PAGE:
[BioC] fdr cutoff

Richard Friedman friedman at cancercenter.columbia.edu
Tue Oct 1 15:33:21 CEST 2013

On Oct 1, 2013, at 3:16 AM, Smeeta shrestha wrote:

> Dear Dr Friedman,
> I am keen to know the cut off for Adjusted- pvalue . I saw your post to Delasa.(I have attached the whole post in this email for your reference)
> "Say you use a p-value cutoff <0.05. As long as this value is not exceeded it is reasonable to take p-adjust (fdr) at 0.1 or even as high as 0.5 as long as you know that in the latter case have the genes you try to validate by pcr are expected not to be differentially expressed. I think that p-adjust<0.05-0.25 are good cutoffs".
> I would like to know is there any material which explains or justifies the reason behide how much fdr cut off I can take.
> My data with p value 0.05 shows a huge set of genes. But when corrected using Benjamini Hochberg correction. I get no genes on adjusted pvalue cut off of 0.05. The closest i get is 0.556.
> Please any input would be most helpful.
> Thank you for your attention.
> sincerely
> Smeeta Shrestha
> Post doctoral Fellow
> Hyderabad
> India.
> <fdr.docx>

Dear Smeeta,

	First of all, it is best to copy the list in all queries.
I know of know specific reference and indeed I ventured
above fdr<0.05 based on a conversation with
Terry Speed (and I hope that I am not misquoting or 
misinterpreting)  in which he said that the fdr cutoff
"depends upon what you use the data for". This makes sense, in that
the fdr is the number of statistically significant genes
by the rawp<0.05 criterion that are likely to be false.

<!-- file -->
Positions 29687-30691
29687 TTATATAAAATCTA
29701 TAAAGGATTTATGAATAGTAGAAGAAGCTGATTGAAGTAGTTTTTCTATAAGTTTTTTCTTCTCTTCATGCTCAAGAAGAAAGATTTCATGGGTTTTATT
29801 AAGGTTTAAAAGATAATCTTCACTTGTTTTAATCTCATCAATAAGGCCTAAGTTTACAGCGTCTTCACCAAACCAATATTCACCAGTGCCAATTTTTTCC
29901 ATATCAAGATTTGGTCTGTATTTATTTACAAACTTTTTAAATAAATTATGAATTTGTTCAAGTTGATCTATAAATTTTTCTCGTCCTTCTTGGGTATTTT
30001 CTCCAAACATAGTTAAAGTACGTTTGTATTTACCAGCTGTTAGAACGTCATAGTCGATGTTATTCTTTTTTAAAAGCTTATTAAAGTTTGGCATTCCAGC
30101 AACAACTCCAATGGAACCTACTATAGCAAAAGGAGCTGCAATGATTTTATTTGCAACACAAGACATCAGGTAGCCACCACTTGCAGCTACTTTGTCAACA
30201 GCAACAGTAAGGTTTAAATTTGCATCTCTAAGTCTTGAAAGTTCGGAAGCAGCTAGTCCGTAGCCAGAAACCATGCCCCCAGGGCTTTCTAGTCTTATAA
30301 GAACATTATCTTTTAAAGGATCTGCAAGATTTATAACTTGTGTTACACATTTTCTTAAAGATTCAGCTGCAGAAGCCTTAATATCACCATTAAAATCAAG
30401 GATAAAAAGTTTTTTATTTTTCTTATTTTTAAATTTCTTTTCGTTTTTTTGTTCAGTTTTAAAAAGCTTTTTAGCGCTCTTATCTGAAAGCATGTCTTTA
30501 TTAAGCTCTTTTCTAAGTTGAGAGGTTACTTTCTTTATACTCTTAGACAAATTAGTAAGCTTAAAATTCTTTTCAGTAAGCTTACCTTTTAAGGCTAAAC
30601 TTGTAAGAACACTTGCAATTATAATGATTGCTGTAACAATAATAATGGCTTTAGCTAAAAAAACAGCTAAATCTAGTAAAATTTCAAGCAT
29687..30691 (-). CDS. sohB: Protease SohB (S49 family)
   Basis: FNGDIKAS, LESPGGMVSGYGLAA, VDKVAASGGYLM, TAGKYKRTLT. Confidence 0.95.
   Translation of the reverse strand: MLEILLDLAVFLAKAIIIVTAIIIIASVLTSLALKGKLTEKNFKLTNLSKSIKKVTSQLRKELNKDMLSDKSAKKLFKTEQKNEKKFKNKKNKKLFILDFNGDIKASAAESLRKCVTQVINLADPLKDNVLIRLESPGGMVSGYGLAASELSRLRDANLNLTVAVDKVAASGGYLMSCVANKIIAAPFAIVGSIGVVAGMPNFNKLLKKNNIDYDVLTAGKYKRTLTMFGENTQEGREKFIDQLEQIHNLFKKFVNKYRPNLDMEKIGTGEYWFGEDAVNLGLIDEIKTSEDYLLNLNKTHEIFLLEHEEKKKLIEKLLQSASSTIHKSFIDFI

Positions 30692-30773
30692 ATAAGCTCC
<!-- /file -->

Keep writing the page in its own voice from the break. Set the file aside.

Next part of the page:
So fdr = 0.556 means that the Benjamini-Hochberg
fdr predicts that there is a 56% chance that your most
signficant gene really is not significant. So it will be a bad
bet to expect this gene to be validated by pcr,

	I would be interested in what other correspondents
have to say in this matter.

Best wishes,

Richard A. Friedman, PhD
Associate Research Scientist,
Biomedical Informatics Shared Resource
Herbert Irving Comprehensive Cancer Center (HICCC)
Department of Biomedical Informatics (DBMI)
Educational Coordinator,
Center for Computational Biology and Bioinformatics (C2B2)/
National Center for Multiscale Analysis of Genomic Networks (MAGNet)/
Columbia Department of Systems Biology
Room 824
Irving Cancer Research Center
Columbia University
1130 St. Nicholas Ave
New York, NY 10032
(212)851-4765 (voice)
friedman at cancercenter.columbia.edu

"You shouldn't have told Isaac to
say 'hi' to Snowden when he's at
the Moscow airport. He will  do it
and then he won't be able to get
a computer job."

- Judith Friedman, 
Age withheld on request

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